When Jondie-Lee Wilks was first born, she was told she wouldn’t live a day past 20.
Diagnosed with meconium ileus and cystic fibrosis, the Wagga mother-of-two was fed through a tube for 21 days and has continued to struggle to breathe and digest every day since.
“They told my mum absolutely no one lived past 40 – it was a bit scary but I now view myself as a good case,” Mrs Wilks said.
“I know there’s many people out there much worse off who can’t have kids and are onto their second or third transplant.”
Mrs Wilks’ life was filled with never-ending treatment to live with the incurable disease, with tablet after tablet, regular exercise and at least four trips to the hospital a year.
“You try and work as hard as you can to stay out of hospital but sometimes you can’t do anything about it, it’s very hard,” Mrs Wilks said.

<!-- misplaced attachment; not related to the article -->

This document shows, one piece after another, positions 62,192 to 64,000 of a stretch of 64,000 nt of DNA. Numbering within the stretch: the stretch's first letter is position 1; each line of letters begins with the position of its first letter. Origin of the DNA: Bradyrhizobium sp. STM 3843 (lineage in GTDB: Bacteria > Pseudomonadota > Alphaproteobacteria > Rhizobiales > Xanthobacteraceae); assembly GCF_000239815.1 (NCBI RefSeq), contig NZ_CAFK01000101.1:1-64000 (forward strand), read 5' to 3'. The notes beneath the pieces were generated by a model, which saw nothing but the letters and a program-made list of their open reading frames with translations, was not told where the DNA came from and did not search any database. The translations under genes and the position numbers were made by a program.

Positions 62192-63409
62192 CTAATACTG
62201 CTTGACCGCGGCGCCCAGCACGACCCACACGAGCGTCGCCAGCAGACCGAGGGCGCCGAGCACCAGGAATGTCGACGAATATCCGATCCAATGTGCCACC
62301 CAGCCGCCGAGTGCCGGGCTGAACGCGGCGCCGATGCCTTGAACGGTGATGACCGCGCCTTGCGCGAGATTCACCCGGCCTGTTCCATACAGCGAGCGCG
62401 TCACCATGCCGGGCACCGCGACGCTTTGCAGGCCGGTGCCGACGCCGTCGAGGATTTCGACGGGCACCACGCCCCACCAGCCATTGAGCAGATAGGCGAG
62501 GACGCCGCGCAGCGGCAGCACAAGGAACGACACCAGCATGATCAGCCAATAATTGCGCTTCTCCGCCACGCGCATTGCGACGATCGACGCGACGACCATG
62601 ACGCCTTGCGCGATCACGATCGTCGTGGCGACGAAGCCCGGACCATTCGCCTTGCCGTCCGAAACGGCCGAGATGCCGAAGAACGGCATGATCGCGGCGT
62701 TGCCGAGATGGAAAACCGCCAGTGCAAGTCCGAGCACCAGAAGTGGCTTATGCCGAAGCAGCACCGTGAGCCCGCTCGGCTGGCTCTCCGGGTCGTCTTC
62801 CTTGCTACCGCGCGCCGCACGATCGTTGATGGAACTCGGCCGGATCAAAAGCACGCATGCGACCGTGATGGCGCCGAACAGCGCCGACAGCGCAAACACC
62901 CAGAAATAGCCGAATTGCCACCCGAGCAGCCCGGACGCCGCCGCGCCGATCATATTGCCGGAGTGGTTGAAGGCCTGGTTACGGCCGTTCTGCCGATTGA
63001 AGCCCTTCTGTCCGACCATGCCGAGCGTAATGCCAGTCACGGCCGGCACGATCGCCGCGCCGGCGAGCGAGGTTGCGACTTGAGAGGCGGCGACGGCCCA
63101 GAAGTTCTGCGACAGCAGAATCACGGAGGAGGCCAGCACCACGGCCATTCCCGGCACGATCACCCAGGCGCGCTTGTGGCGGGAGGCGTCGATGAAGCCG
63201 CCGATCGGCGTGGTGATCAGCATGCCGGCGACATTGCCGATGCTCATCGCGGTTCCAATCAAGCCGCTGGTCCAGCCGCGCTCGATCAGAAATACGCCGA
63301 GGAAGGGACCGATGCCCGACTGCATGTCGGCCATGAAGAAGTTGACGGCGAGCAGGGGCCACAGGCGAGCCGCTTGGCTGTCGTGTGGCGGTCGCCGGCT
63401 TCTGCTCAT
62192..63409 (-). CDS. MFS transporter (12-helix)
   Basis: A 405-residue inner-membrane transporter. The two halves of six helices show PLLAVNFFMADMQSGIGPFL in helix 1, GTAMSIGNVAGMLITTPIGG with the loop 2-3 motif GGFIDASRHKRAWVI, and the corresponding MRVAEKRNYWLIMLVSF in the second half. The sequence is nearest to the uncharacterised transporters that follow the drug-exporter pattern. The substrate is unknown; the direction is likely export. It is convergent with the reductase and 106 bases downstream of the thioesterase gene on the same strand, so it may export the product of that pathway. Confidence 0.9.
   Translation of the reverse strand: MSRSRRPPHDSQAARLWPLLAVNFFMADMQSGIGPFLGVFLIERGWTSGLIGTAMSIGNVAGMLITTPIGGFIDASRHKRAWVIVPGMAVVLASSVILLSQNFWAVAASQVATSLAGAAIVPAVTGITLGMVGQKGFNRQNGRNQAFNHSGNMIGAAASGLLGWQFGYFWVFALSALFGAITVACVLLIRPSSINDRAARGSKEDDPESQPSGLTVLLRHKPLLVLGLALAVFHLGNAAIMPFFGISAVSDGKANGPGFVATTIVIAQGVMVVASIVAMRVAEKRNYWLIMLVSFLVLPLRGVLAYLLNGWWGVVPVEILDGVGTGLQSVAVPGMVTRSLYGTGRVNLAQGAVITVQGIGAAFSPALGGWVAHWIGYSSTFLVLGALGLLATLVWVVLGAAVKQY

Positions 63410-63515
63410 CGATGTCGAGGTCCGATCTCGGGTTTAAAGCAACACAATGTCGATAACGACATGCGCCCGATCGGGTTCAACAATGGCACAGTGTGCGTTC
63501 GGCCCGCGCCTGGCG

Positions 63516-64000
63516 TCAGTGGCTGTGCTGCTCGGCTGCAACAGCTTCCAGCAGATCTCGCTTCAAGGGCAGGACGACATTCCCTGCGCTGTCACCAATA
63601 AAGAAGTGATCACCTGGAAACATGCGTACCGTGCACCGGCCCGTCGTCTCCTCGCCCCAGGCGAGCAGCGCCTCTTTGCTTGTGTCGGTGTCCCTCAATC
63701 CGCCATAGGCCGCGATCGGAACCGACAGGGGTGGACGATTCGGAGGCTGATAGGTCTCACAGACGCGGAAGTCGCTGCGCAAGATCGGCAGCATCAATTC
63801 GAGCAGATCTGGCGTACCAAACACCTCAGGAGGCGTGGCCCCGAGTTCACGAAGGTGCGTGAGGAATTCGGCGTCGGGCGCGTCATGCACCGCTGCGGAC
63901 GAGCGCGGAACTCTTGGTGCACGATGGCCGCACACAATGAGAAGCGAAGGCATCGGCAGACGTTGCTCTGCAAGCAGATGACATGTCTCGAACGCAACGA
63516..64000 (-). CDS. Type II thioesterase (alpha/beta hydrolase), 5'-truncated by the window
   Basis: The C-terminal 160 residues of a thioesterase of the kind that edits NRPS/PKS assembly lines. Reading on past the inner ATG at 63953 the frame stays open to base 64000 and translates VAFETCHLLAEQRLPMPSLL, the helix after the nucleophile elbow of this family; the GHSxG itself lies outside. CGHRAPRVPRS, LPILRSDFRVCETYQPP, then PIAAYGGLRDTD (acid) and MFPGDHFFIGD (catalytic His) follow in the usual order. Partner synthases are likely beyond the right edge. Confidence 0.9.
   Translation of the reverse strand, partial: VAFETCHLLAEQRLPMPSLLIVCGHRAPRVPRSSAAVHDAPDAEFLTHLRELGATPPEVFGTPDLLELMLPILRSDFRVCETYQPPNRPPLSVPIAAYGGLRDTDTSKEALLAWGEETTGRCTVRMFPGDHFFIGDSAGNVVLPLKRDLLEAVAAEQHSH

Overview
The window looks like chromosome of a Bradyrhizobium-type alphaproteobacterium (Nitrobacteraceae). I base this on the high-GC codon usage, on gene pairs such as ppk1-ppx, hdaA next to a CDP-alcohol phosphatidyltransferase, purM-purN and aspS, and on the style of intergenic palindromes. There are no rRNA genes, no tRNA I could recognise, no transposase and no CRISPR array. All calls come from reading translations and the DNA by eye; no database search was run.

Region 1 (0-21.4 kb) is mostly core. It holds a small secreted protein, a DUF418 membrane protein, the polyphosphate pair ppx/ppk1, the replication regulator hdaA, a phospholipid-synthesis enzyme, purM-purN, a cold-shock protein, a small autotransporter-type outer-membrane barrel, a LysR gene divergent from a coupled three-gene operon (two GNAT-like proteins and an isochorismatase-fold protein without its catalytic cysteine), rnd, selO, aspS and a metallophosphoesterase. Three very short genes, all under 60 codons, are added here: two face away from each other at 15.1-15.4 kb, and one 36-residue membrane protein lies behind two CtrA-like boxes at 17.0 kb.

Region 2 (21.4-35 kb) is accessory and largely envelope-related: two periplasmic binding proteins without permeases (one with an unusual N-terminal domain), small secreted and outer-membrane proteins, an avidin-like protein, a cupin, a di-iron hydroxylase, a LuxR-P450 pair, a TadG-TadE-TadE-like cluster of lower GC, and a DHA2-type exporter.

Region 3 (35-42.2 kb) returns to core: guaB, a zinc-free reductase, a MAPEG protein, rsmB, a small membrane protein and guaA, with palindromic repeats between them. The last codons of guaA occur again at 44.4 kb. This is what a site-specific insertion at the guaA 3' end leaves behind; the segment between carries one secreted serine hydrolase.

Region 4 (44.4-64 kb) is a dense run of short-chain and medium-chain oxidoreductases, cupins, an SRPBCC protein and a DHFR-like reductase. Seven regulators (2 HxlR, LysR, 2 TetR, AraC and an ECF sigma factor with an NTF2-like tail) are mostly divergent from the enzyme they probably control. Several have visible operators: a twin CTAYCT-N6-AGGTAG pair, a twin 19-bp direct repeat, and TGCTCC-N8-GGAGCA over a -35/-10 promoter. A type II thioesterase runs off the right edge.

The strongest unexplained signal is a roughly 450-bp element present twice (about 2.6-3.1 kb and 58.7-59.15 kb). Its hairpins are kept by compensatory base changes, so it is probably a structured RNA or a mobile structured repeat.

“It’s so much more difficult now that the kids are around, you get emotional worrying about them and you never worry about yourself.”
Mrs Wilks was concerned her children would be born with the genetic disease, before genetic testing confirmed otherwise.
Despite the result, the disease still very much affects the whole family.
“They’re only young now but the next few years will be tough having to explain it to them,” Mrs Wilks said.
“It’s hard when the internet is so readily available and as soon as you punch it in the worst things come up.”
With Friday’s cystic fibrosis day on the horizon, Mrs Wilks has her mind on a new cystic fibrosis drug, Orkambi.
“From what I can tell from the trials it seems amazing, with just two tablets it’s described as basically giving you a set of new lungs,” Mrs Wilks said.
“This drug would push a lot of people forward in life, if just one drug could minimise the cost and amount of other drugs.
“I will push for anything that stops me having a transplant.”
Mrs Wilks said she relied on social media for support, given people with cystic fibrosis should never mix out of fear their bacteria could be harmful to each other.